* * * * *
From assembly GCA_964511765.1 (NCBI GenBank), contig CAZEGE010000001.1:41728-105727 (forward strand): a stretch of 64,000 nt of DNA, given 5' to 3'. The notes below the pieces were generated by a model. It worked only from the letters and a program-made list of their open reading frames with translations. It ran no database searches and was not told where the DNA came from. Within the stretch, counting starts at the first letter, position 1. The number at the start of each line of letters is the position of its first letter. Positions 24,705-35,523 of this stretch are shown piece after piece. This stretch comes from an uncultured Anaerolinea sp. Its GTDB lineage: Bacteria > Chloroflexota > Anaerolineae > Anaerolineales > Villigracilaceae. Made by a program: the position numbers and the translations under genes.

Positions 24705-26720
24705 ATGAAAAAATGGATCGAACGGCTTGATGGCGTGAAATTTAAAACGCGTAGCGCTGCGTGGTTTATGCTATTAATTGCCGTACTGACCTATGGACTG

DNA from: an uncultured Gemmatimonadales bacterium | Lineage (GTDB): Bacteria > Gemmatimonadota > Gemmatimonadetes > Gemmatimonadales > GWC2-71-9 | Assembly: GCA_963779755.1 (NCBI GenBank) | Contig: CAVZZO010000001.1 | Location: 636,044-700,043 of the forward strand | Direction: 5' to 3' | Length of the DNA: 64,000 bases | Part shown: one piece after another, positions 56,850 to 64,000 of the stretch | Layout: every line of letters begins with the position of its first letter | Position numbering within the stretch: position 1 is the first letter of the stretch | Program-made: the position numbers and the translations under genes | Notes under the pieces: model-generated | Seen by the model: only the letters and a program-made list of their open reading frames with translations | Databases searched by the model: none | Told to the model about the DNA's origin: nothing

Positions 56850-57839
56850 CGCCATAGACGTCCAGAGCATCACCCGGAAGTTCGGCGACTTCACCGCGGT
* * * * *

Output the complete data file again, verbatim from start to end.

From assembly GCA_964511765.1 (NCBI GenBank), contig CAZEGE010000001.1:41728-105727 (forward strand): a stretch of 64,000 nt of DNA, given 5' to 3'. The notes below the pieces were generated by a model. It worked only from the letters and a program-made list of their open reading frames with translations. It ran no database searches and was not told where the DNA came from. Within the stretch, counting starts at the first letter, position 1. The number at the start of each line of letters is the position of its first letter. Positions 24,705-35,523 of this stretch are shown piece after piece. This stretch comes from an uncultured Anaerolinea sp. Its GTDB lineage: Bacteria > Chloroflexota > Anaerolineae > Anaerolineales > Villigracilaceae. Made by a program: the position numbers and the translations under genes.

Positions 24705-26720
24705 ATGAAAAAATGGATCGAACGGCTTGATGGCGTGAAATTTAAAACGCGTAGCGCTGCGTGGTTTATGCTATTAATTGCCGTACTGACCTATGGACTG

DNA from: an uncultured Gemmatimonadales bacterium | Lineage (GTDB): Bacteria > Gemmatimonadota > Gemmatimonadetes > Gemmatimonadales > GWC2-71-9 | Assembly: GCA_963779755.1 (NCBI GenBank) | Contig: CAVZZO010000001.1 | Location: 636,044-700,043 of the forward strand | Direction: 5' to 3' | Length of the DNA: 64,000 bases | Part shown: one piece after another, positions 56,850 to 64,000 of the stretch | Layout: every line of letters begins with the position of its first letter | Position numbering within the stretch: position 1 is the first letter of the stretch | Program-made: the position numbers and the translations under genes | Notes under the pieces: model-generated | Seen by the model: only the letters and a program-made list of their open reading frames with translations | Databases searched by the model: none | Told to the model about the DNA's origin: nothing

Positions 56850-57839
56850 CGCCATAGACGTCCAGAGCATCACCCGGAAGTTCGGCGACTTCACCGCGGT